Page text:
partners of UNICEF. Akriti looked very pale
with a sunken face and extremely thin body
structure. She could barely walk and did not
even have the energy to talk. Her mid-upper
arm circumference (MUAC) hovered in the
red region.
•
•
157,660 mothers of children aged
0–23 month have been benefitting
on breastfeeding counselling.
137,719 mothers of children aged
6-23 months have been benefitting
from complementary feeding
counselling.
•
373,546 children aged 6-59
months have been screened for
identification of their nutrition status.
•
1,572 children aged 6-59 months
with severe acute malnutrition have
been identified through communitybased screening and referred to
therapeutic feeding programme.
•
1,328 children aged 6-59 months
with severe acute malnutrition have
been admitted in the Outpatient
Therapeutic Programme Centers
and receiving therapeutic treatment
and care.
•
32,022 children aged 6-23 months
benefitted from supplementary
feeding programme.
•
326,091 children aged 6-59 months
received multiple micronutrient
powder to improve their diets and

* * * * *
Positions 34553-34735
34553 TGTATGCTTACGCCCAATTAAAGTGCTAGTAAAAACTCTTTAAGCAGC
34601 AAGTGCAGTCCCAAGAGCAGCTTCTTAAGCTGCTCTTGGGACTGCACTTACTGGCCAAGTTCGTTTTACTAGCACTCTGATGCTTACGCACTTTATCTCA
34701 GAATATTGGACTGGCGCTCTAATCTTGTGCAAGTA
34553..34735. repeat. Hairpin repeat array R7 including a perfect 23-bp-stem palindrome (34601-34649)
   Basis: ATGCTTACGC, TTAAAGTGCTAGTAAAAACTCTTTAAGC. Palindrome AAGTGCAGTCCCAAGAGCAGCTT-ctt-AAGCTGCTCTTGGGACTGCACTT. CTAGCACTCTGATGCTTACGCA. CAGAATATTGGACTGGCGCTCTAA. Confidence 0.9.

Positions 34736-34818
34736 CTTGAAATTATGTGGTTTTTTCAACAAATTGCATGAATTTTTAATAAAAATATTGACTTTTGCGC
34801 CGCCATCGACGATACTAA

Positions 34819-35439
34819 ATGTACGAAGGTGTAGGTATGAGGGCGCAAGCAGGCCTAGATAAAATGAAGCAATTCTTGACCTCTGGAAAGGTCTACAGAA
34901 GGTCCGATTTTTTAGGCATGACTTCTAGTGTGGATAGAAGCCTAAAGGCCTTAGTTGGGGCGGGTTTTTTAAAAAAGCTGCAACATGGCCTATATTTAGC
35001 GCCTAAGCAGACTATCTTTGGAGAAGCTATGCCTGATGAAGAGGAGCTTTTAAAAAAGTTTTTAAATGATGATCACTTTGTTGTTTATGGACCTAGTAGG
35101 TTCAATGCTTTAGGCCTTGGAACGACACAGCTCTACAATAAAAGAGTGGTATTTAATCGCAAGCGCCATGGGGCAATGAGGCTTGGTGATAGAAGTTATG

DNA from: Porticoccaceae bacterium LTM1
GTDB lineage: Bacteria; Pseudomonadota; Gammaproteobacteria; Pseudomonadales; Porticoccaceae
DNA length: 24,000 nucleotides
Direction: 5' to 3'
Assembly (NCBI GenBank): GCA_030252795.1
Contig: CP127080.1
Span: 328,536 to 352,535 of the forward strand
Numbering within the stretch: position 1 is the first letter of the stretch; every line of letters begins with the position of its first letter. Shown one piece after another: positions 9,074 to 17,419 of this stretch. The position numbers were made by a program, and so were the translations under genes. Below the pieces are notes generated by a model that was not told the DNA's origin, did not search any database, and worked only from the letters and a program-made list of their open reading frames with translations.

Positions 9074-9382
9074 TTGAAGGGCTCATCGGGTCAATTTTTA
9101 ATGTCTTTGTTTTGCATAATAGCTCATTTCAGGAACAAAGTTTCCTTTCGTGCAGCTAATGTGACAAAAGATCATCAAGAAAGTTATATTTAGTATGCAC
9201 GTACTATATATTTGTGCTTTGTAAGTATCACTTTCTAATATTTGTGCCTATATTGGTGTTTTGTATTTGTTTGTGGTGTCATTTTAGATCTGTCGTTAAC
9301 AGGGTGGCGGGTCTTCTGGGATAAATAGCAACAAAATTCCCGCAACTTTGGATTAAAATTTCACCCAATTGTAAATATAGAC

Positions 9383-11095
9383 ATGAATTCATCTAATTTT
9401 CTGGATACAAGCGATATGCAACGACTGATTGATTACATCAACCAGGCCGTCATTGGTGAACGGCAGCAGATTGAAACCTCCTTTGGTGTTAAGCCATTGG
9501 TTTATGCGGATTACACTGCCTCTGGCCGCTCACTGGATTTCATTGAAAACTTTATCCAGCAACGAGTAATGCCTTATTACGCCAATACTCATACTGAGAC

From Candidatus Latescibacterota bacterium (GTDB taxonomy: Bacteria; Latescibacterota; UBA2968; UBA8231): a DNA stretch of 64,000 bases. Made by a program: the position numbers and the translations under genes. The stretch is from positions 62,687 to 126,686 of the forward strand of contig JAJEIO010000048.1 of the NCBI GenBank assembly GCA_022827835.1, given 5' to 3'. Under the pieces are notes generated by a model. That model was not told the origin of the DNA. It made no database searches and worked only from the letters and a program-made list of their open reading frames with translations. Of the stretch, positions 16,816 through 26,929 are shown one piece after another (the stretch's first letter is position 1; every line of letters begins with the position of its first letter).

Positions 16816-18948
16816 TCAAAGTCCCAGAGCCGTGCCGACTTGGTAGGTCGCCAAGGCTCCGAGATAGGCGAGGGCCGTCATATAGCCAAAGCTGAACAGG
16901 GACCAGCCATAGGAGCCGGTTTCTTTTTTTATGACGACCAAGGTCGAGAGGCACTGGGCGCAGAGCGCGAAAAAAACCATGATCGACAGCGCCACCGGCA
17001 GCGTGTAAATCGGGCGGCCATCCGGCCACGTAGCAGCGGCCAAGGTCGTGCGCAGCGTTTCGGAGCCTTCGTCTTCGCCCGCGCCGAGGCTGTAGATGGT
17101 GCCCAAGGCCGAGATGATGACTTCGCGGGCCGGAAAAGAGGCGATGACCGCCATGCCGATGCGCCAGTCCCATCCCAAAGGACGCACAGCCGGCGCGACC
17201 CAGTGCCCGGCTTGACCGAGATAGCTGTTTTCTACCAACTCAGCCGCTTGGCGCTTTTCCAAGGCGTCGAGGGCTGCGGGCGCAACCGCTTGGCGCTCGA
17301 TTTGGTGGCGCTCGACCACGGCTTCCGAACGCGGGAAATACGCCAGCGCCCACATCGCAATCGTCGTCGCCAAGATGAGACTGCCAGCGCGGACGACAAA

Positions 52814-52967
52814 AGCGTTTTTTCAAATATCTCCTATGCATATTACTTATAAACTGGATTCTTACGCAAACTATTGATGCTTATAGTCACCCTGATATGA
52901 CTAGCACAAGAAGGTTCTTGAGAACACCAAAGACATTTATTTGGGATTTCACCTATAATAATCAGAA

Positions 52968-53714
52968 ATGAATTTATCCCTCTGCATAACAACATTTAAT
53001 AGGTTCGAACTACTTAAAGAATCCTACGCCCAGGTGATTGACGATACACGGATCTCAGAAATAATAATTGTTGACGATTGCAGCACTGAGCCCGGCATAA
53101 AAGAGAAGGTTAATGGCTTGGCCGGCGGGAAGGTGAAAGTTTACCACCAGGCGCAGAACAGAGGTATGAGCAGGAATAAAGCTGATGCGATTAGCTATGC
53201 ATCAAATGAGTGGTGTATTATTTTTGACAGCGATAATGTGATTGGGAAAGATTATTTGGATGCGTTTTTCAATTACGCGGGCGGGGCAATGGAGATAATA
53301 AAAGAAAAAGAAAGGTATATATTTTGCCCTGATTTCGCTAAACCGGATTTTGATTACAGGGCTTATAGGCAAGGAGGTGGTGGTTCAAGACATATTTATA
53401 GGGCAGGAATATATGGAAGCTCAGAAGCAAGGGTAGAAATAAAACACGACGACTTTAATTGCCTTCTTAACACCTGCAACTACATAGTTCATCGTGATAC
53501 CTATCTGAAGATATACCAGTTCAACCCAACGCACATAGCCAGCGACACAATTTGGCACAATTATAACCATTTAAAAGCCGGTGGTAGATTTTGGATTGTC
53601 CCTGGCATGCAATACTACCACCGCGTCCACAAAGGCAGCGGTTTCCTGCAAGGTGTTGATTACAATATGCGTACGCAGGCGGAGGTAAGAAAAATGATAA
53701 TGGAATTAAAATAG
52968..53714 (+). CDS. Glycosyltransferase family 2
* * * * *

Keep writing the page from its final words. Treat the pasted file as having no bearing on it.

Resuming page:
prevent nutritional deficiencies.
•
354,562 Children aged 6-59 months
received Vitamin A capsules.
Capacity Building and Mobilisation in Six Months
25
+
4,000
10,000
+
1,000
emergency nutrition
cluster partners
female community
health volunteers
health workers
+
civil society organizations
contributed to reaching
500,000+
children and women with essential
nutrition-related information and services
© UNICEF Nepal/2015/NShrestha
ACHIEVEMENTS:
19
20
TOP PRIORITIES: ENSURE ACCESS TO
SAFE DRINKING WATER SUPPLY AND
SANITATION AND PROMOTE GOOD
HYGIENE BEHAVIOURS
© UNICEF Nepal/2015/KPanday
WATER, SANITATION
AND HYGIENE
Indicators
recovery and disaster risk reduction
related to water, sanitation and hygiene
(WASH) infrastructure and services.
Joint monitoring visits to all the 14 most
affected districts were conducted by the
DWSS and UNICEF to review the status
of WASH response and coordination as
well as to understand the issues at the
district and village levels.
Moving ahead, UNICEF will support
the restoration of sustained water and
sanitation services through technical
support to the national and district
WASH coordination committees as the
country transitions from response to